THE SMELL OF OTHER PEOPLE’S HOUSES: A Review

If novels had background music, this one would play It’s A Small World After All.

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Confession: I love small-town novels. As a Canadian, most of our novels are about small towns, because that’s namely what we have here. I especially love when small towns are woven together with nature, like in Prairie books. The Smell of Other People’s Houses is very much a small-town book, but instead of the prairies, it occurs in Alaska and the Canadian Yukon. This, of course, means it is my ideal kind of book.

Let’s start of what I liked:

This novel is very much about setting, but it is also about movement. Every character moves around, skipping from one place to the next. No one is static. This gives a sense of the nomadic, of the people who used to live in Alaska and the Yukon, and the people who still do. I love how important tradition was to this book, like fishing and the Native people. I also really liked the form: there are 4 stories that happen simultaneously, and they all twist, overlap, and combine. The fact that all these stories, which happen in all different places, are able to come together as one really emphasizes the “small world” theme, and the feeling of small towns: no one is isolated, and we all are a part of each other’s story. So I really loved the themes, and I really loved the structure.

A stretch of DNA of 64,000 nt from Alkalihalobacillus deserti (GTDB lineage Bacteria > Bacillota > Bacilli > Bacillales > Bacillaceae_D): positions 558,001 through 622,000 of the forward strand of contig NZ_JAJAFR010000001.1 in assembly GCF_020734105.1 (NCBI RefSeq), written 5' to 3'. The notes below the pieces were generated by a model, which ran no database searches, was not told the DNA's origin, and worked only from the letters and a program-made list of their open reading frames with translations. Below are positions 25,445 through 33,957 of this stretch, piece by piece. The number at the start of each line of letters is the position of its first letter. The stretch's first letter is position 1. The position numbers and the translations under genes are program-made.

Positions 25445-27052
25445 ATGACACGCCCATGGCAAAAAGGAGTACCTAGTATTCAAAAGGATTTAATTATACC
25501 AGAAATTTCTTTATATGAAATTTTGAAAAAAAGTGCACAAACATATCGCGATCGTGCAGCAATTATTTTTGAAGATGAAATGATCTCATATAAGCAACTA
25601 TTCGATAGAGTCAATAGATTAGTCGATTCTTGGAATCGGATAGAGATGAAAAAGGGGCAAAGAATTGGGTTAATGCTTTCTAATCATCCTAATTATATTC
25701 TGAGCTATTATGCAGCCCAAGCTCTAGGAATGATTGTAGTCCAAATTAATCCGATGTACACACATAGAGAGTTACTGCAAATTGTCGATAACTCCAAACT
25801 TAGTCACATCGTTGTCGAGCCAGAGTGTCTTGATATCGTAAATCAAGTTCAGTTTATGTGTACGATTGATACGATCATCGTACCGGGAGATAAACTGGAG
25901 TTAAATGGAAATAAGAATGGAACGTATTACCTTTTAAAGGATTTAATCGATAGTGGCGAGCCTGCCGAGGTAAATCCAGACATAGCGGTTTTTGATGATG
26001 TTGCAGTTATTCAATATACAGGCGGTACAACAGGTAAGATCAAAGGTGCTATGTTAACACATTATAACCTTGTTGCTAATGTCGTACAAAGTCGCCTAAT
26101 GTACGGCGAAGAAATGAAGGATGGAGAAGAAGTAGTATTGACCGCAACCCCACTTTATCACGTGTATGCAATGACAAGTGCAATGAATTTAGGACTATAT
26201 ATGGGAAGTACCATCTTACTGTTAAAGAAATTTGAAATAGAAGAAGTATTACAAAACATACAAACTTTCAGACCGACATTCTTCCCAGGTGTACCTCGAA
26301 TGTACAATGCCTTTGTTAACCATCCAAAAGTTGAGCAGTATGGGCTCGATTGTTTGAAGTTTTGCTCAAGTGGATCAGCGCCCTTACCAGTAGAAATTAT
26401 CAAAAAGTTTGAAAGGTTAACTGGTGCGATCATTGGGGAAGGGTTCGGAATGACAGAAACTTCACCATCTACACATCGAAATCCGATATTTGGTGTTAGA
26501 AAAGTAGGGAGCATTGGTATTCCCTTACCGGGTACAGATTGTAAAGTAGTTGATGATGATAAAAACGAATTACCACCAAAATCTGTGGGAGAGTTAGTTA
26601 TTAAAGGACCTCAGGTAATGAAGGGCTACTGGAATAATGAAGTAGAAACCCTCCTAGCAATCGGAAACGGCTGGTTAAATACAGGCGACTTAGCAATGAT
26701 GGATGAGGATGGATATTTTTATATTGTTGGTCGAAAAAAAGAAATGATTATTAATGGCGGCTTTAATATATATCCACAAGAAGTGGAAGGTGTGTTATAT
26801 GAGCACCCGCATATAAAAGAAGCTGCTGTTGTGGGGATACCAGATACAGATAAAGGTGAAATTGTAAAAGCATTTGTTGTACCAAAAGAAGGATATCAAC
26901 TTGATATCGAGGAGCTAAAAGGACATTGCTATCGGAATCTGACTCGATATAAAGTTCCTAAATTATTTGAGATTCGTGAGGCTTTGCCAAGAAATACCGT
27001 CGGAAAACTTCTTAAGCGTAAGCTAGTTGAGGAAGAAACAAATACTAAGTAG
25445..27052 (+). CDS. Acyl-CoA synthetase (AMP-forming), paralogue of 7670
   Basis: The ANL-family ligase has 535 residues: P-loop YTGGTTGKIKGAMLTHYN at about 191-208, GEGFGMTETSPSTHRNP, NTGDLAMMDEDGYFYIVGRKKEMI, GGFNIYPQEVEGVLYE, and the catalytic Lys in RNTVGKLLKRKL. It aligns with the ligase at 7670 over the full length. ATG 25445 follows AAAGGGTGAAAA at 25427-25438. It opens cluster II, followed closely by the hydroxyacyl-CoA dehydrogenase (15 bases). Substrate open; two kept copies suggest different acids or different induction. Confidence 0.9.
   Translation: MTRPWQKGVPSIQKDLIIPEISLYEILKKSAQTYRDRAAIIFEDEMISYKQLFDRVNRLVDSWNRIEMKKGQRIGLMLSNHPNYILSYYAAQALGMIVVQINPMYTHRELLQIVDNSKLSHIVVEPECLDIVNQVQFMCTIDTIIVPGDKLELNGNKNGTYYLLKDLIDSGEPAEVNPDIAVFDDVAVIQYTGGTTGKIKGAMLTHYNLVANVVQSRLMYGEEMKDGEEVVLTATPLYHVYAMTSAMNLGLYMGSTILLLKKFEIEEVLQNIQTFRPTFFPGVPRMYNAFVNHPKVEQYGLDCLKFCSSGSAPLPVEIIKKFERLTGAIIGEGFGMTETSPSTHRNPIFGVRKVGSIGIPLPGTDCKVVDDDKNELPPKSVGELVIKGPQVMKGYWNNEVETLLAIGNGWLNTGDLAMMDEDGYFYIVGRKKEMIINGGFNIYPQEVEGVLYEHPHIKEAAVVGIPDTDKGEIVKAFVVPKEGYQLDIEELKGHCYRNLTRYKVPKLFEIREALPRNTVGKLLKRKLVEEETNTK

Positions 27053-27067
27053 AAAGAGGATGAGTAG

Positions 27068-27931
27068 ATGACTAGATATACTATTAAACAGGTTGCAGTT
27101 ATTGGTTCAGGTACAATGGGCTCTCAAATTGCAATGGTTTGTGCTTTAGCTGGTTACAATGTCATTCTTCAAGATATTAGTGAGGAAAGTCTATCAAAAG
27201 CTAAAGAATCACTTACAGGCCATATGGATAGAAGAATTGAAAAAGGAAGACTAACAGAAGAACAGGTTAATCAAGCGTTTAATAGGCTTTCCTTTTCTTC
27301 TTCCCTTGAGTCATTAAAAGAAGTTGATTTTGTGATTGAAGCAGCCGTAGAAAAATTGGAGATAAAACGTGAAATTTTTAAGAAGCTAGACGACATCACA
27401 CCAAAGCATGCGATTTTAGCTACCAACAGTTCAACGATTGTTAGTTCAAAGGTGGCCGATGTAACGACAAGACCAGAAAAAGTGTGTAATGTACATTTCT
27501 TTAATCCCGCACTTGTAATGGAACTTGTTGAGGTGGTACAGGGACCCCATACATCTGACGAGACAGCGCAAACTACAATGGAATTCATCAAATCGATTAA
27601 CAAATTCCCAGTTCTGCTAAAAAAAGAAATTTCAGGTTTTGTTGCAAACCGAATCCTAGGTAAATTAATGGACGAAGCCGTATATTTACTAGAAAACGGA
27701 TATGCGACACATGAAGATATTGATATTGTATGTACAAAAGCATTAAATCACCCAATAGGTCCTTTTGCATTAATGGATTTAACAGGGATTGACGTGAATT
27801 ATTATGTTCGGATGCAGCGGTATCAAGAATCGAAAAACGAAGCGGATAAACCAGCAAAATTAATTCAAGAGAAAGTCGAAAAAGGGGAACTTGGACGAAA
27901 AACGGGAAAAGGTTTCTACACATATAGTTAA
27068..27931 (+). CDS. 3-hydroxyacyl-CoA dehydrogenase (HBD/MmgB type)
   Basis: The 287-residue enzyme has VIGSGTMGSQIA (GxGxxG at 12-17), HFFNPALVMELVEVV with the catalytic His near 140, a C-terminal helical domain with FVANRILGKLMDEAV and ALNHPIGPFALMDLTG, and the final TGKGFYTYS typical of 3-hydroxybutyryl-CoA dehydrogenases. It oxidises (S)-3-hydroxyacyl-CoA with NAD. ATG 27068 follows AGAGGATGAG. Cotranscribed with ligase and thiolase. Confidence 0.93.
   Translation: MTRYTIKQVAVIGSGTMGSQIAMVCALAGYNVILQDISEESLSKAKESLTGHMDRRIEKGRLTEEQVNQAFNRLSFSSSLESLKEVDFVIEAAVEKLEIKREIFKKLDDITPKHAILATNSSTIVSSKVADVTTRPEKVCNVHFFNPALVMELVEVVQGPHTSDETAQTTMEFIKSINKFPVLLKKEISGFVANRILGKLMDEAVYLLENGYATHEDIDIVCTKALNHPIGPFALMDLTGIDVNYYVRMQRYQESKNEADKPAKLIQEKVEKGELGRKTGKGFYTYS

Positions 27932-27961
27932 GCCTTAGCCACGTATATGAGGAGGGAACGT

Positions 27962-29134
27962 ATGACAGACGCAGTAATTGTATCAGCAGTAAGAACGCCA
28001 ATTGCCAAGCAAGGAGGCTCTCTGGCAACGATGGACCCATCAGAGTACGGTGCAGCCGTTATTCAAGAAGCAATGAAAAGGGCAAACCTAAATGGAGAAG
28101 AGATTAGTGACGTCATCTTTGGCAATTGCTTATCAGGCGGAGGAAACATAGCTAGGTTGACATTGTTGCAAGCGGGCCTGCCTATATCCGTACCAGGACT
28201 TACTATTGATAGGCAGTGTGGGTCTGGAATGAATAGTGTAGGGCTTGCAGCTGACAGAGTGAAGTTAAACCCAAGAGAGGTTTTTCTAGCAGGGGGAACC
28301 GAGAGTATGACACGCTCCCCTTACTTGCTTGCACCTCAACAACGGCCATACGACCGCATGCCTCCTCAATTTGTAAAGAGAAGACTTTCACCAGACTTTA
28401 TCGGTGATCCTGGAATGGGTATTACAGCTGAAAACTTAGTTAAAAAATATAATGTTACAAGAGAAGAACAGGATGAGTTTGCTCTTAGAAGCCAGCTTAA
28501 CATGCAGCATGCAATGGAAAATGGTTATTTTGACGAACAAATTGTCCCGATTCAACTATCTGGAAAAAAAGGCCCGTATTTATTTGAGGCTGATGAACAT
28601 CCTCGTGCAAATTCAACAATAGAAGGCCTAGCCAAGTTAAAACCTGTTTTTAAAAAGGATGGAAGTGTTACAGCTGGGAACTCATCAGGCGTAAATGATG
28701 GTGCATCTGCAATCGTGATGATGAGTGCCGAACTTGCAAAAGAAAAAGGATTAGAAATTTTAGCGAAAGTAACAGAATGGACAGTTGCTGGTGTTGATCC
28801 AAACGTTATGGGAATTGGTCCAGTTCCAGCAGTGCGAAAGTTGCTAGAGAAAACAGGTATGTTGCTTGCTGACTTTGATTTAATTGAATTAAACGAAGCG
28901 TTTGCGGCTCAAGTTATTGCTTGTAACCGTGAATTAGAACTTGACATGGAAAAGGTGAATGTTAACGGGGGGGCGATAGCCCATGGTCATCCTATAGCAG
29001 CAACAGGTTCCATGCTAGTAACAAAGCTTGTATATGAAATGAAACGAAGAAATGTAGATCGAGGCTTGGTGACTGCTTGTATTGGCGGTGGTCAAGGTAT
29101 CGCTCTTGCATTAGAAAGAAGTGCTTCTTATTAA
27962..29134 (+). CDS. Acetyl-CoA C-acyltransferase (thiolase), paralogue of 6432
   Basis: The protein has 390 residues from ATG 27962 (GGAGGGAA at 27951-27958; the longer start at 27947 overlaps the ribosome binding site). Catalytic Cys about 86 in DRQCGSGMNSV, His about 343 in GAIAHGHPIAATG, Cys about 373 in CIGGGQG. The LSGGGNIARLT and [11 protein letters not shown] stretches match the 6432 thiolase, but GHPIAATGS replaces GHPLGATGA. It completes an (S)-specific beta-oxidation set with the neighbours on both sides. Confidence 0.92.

And now for what I didn’t like:

It’s way too short. The novel clocks in around 230 pages, which is not enough to tell four individual stories. We only get about 50 pages per character, and I feel like by the time you are able to adjust yourself to the character and their life, their story is already wrapping up. The problem with its brevity is that the characters come off very flat. I did not connect to anyone, because by the time I got to know them, they were already different people, changed through their experiences. While the plot was strong, with its interwoven stories, the characters were not, and this is where the novel fails.

The Smell of Other People’s Houses is a decent read, and it’s the kind of book you want to curl up with as winter turns to spring. Just don’t expect it to change your life.

3 fish out of 5.

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